I have made the choices I made because I wanted to. Because choice means you weigh one option against another and pick the one that is best. Sure there were times I could have left, but the consequences to my family had to be condsidered. Now there are other considerations. As I said if you want the long boring details just ask – personally, or better still. Read my blog. Michael has ithe link listed on the left side of the page. I’ll make sure you know as much as you think you want to.

  26. Andrew says:

    I agree with you, Mark. I have been emailing extensively, and have received more replies from other parts of the administration than our own deans – actually, no replies at all from our deans. It is weird, especially considering that one of them is a labor specialist.

    We all make choices, true, but it would be a different world entirely if they all had the desired consequences.

    You know what? It’s not so funny, in this situation, to ask whether anyone put a gun to anyone’s head forcing them to stay at their awful job. I have worked with people to whom that actually happened. Probably some of the UNICCO employees who are showing up for work have that in the back of their heads. I’ve known a lot of old, poor people, and you know what? They get that job and hold on no matter what – never rock the boat. They have about as much chance of getting a better education or job as I have of lactating.

    It’s very comfortable to go on about class warfare being a game if you have never been of or known anyone of a different class. It makes you feel good to go on about how people have choices and so on if you’ve always had them. Ultimately though, you’ll be judged by how you treat those less fortunate than yourself.

  27. student says:

    I fail to see the significance of professors “not crossing the picket line” by cancelling classes. Are these profressors actually sacrificing anything? Sure, it is a nice symbolic gesture. But a better symbolic gesture would be to forego their salaries (like the workers who are really striking) for the days they miss. (Perhaps they could even donate this money to union) Do you really think the workers on strike at Miami care if some professor, who is making 5x more than they are and getting paid for the days they miss, is taking a day off on their behalf? What about the students who are choosing to miss class in a show of “solidarity”? What exactly is their sacrifice? Most of these students are probably at home watching TV or at the beach. They certainly aren’t giving up a paycheck. I think it is insulting to the workers (who are giving up a lot by taking a stand) for professors and students (who are giving up nothing) to skip out on class and act like they understand the plight of the working class. Enjoy your days off guys!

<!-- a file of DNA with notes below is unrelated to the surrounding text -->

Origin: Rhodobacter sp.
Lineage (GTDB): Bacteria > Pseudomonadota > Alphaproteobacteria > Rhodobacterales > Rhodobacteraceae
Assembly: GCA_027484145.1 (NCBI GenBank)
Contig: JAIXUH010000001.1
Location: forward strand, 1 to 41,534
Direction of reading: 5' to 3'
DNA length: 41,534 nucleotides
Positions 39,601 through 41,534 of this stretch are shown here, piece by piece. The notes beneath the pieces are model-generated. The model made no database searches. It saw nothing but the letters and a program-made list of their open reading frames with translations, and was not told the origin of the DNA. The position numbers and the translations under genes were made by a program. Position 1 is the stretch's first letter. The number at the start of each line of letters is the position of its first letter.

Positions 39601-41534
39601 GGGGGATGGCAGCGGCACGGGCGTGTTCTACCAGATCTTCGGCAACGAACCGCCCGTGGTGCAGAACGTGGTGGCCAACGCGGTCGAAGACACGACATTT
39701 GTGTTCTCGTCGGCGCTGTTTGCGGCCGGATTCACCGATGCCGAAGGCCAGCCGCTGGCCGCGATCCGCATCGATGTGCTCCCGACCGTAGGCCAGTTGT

28. another student says:

    I am one of the not-so-blissfully ignorant twenty-somethings referred to in the above comments. I admit that I had never given much thought to “crossing the picket line” until Froomkin’s recent posts.

    What I am skeptical of is the idea that students and professors (but especially students) are morally compelled to stay away from the law school while the UM/UNICO janitors are on strike. I simply don’t see the connection. Even as a symbolic gesture, that we are all a part of the same institution, it seems feeble.